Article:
Like the microscope slide and the wireless router, [CNLohr]’s CNC router is now running a Minecraft server. The phrase, “because it’s there” comes to mind. When connected to the CNC server, the player controls a snow golem (a snowman with a jack ‘o lantern head) with a carrot. Wherever the snow golem goes, the tool head follows, allowing him to carve objects in the world, and on a sheet of MDF secured in the CNC machine.
It’s certainly an odd build, but [CNLohr] was able to carve out a pixeley, blocky Hackaday logo with the snow golem controlled CNC machine. Code here, video below.
Continue reading “Running Minecraft On Two Routers”
[Thomas] tipped us about his latest project: a stand-alone AVR programmer module named ISPnub. As you can see in the picture above, it is a simple circuit board composed of a main microcontroller (ATmega1284p), one button and two LEDs. Programming a target is a simple as connecting the ISPnub and pressing the button. The flashing operation success status is then shown using the green/red LED.
ISPnub gets its power from the target circuit so no external power supply is needed. It works over a wide voltage range: 1.8V to 5.5V. The module also features a programming counter which can be used to limit the number of programming cycles. A multi-platform Java tool is in charge of embedding the target flash contents with the ISPnub main firmware. The complete project is open source so you may want to check out the official GitHub repository for the firmware and the project’s page for the schematics.
[Necromant] wrote a library to flash his microcontroller over an RF link using an NRF24L01 wireless communication module. The NRF24L01 is a cheap RF module that can be easily integrated into many microcontroller projects. Though there are Arduino libraries for driving the NRF24L01, [Necromat] decided to make a port of one with no Arduino dependencies.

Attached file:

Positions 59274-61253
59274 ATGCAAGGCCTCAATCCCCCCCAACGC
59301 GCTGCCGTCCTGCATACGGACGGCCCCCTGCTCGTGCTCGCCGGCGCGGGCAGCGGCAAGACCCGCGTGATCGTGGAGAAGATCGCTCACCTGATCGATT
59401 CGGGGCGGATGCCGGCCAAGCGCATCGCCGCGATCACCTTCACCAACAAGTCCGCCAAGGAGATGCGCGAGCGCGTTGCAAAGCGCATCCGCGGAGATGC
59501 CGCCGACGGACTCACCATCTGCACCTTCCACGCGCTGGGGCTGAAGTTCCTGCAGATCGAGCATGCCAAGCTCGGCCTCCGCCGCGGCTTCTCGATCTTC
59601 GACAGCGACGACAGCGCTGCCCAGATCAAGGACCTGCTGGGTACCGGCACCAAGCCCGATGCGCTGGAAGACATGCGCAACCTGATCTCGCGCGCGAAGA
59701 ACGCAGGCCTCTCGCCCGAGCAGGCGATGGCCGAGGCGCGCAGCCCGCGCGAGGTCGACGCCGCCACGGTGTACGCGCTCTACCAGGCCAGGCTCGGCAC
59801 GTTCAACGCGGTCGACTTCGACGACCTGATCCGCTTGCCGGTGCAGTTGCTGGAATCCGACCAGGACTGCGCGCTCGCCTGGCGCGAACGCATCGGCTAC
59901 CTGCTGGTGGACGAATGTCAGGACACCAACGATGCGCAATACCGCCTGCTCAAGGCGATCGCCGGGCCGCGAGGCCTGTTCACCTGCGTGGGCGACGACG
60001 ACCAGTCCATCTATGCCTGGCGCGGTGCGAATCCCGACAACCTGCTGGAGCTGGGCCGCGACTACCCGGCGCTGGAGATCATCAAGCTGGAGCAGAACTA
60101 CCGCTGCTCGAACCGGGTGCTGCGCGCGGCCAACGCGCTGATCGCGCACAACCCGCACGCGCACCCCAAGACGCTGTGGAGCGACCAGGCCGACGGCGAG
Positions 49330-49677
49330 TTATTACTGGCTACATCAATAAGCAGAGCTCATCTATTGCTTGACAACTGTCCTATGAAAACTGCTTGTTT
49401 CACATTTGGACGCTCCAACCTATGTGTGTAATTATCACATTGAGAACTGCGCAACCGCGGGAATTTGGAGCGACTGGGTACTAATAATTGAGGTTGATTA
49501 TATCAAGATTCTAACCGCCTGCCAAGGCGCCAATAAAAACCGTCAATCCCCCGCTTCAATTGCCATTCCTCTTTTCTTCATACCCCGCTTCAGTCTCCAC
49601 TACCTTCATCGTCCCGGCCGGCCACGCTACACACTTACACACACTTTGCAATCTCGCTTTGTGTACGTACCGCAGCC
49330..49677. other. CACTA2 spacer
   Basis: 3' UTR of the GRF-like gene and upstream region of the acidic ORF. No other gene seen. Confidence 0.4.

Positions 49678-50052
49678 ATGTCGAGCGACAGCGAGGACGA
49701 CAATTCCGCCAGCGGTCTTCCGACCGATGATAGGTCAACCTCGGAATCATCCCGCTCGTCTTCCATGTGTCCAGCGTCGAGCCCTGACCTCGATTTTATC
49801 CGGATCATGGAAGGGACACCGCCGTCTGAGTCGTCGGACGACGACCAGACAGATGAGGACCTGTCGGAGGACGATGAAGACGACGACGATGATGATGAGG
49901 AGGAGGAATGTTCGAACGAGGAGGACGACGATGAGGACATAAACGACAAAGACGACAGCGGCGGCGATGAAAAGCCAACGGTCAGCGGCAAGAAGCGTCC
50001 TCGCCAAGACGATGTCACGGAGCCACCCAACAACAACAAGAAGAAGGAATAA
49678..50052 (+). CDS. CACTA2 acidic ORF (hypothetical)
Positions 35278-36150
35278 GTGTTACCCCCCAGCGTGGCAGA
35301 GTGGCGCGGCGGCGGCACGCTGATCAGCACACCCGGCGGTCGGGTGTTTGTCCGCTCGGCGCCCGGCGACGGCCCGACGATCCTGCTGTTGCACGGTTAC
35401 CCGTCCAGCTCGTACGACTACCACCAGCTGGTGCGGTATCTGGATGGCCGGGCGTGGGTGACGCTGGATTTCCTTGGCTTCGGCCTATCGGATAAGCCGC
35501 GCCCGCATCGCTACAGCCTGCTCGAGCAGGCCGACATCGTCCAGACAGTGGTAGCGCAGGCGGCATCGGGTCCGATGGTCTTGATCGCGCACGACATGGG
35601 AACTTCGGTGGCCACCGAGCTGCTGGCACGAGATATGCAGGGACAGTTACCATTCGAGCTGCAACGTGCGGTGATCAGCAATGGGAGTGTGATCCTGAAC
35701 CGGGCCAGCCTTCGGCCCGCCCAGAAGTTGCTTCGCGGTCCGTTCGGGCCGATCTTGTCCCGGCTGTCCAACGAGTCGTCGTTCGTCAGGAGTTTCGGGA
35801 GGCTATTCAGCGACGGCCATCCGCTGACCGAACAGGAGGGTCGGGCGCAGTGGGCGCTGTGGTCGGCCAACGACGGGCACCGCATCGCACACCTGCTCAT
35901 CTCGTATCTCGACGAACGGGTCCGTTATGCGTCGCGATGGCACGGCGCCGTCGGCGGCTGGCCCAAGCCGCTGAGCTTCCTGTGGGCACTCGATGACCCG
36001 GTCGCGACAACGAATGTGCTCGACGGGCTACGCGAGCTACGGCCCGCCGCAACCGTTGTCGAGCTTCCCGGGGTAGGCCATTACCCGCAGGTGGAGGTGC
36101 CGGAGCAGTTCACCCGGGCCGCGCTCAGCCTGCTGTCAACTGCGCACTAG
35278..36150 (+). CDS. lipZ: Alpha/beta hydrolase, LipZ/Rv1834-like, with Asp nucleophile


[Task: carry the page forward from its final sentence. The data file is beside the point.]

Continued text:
The resulting bootloader fits into 4K of
RAM flash with packet loss and recovery along with user-configurable hardware or software SPI. Programming speeds are not the highest, but [ NecromatNecromant] believes this to be a property of the VUSB rather than the transfer rate from the NRF24L01 or the target microcontroller.
To program the target AVR chip, [
NecromatNecromant] used another NRF24L01 module connected to his uISP dongle over USB. Using a custom tool to interface with the uISP, the target board can be programmed in a similar fashion as avrdude. Check out the code for the ISP dongle and the AVR bootloader on his GitHub page.
[Josh] had a little project where he needed to keep a variable in RAM while a microcontroller was disconnected from a power source. Yes, the EEPROM on board would be able to store a variable without power, but that means writing to the EEPROM a lot, killing the lifetime of the chip. He found an ATTiny can keep the RAM alive for a variable amount of time – somewhere between 150ms and 10 minutes. Wanting to understand this variability, he decided to solve the mystery of the zombie RAM.
The first experiment involved writing a little bit of code for an ATTiny4313 that looked for a value in RAM on power up and light up a LED if it saw the right value. The test circuit consisted of a simple switch connected to the power pin. Initial tests were astonishing; the ATTiny could hold a value in RAM for up to 10 minutes without power.
With the experiment a success, [Josh] updated his project to use this new EEPROM-saving technique. Only this time, it didn’t work. The value hidden away in RAM would die in a matter of milliseconds, not minutes. After tearing his hair out looking for something different, [Josh] rigged up an Arduino based test circuit with humidity and temperature sensors to see if that had any effect. It didn’t, and the zombie RAM was still not-undead.
The key insight into how the RAM in an ATtiny could stay alive for so long came when [Josh] noticed his test circuit had a LED, but the actual project didn’t. Apparently this LED was functioning as a very tiny solar cell, generating a tiny bit of current that kept the RAM alive. A dark room with a flashlight confirmed this hypothesis, and once [Josh] gets his uCurrent from Kickstarter he’ll know exactly how much current this LED is supplying.